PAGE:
A Few Curiosities in the Cattle on Feed and Inventory Reports

– David P. Anderson, Professor and Extension Economist, Texas A&M AgriLife Extension Service

While there were no great surprises in either the Cattle on Feed or the mid-year Inventory reports there were a few items of interest. First the headline numbers. Placements were down 2.3 percent from June, 2018. Marketings were also below the year before, down 3.1 percent. Given one less working day in the month, daily average marketings were up almost 2,000 head per day, and have been above a year ago every month this week. The combination of comings and goings left the number of cattle on feed up 1.7 percent. The 11.485 million head on feed is the most for a July 1 in the data which began in this form in the mid-1990s.

Placements were again skewed towards heavier feeders. The number placed weighing more than 700 pounds increased slightly over a year ago, about 23,000 head. Lighter weight feeders, under 700 pounds, were down 65,000 head, or 8.7 percent from a year ago. While we might attribute the weight distribution to higher feed prices and excellent range and pasture conditions, heavier weight placements have exceeded the year before every month this year, except January.

Particularly interesting was the breakout of steers and heifers on feed. For the third consecutive quarter the number of steers on feed was below the year before, down 120,000 head or 98.3 percent of a year ago. The number of heifers was up 7.7 percent from last year. Which brings us to the inventory report.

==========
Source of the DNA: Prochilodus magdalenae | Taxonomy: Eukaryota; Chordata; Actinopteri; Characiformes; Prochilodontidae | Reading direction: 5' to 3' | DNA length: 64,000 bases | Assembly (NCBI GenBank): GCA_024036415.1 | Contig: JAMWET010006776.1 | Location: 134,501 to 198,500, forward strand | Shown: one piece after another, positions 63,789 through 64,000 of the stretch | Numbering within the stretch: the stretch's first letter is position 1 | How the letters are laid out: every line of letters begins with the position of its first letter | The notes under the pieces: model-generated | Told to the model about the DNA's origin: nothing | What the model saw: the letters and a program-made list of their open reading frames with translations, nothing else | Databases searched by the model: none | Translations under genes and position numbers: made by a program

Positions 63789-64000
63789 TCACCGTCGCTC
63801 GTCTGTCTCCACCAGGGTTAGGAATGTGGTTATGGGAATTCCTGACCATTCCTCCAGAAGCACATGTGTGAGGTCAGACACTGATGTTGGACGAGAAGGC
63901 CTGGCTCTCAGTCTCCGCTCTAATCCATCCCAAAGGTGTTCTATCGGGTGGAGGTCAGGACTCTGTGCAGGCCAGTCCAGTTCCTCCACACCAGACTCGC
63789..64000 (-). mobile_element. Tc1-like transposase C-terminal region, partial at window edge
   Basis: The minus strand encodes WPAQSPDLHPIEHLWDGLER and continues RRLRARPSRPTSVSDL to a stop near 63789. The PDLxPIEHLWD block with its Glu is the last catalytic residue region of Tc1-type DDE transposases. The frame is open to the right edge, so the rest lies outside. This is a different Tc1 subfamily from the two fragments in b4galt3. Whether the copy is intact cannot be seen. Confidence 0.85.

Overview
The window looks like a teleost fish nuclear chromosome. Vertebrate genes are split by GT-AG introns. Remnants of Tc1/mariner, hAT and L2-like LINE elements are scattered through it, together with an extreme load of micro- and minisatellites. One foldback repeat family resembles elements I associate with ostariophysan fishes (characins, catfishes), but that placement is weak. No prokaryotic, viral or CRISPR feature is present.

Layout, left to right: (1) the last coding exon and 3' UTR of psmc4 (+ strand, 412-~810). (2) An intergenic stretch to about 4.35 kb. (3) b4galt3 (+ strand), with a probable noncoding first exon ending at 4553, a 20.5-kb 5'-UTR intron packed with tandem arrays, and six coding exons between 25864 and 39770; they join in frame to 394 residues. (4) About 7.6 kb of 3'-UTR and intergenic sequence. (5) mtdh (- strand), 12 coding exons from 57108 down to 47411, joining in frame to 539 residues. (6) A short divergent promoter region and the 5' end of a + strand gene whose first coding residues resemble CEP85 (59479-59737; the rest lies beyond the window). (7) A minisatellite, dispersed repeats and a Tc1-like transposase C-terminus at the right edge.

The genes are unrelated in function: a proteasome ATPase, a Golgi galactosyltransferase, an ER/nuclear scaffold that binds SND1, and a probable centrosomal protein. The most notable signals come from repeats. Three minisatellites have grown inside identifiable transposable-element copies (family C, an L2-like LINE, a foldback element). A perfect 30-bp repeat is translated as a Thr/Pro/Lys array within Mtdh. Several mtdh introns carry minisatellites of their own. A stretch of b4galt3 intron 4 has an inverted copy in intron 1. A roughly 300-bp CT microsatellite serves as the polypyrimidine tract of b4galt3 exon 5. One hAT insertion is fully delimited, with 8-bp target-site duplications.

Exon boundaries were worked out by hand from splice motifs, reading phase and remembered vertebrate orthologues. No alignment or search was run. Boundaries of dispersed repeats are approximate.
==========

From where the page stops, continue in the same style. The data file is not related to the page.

The report indicated no change in the beef cow herd compared to a year. That is about what was expected. Fewer replacements were held back, so the herd has about topped out for this cycle.

The report estimated a smaller calf crop than the year before. This combined with steer slaughter below a year ago, fewer steers on feed, elevated cow and heifer slaughter indicate that the data is supporting a lot of anecdotal stories over the last couple of years of reproductive problems. Reports of reproductive problems have often been attributed to extreme weather events, but also some uncertain factors. This combination of data might also suggest that the calf crop or maybe even the cow herd has been slightly overestimated the last couple of years.

All-in-all, these reports were largely as expected. Digging a little deeper presents some curious implications. But, marketings continue to move with no expectations of backed up cattle indicated. There are a lot of cattle on feed, but that is pretty normal at the peak of the cycle.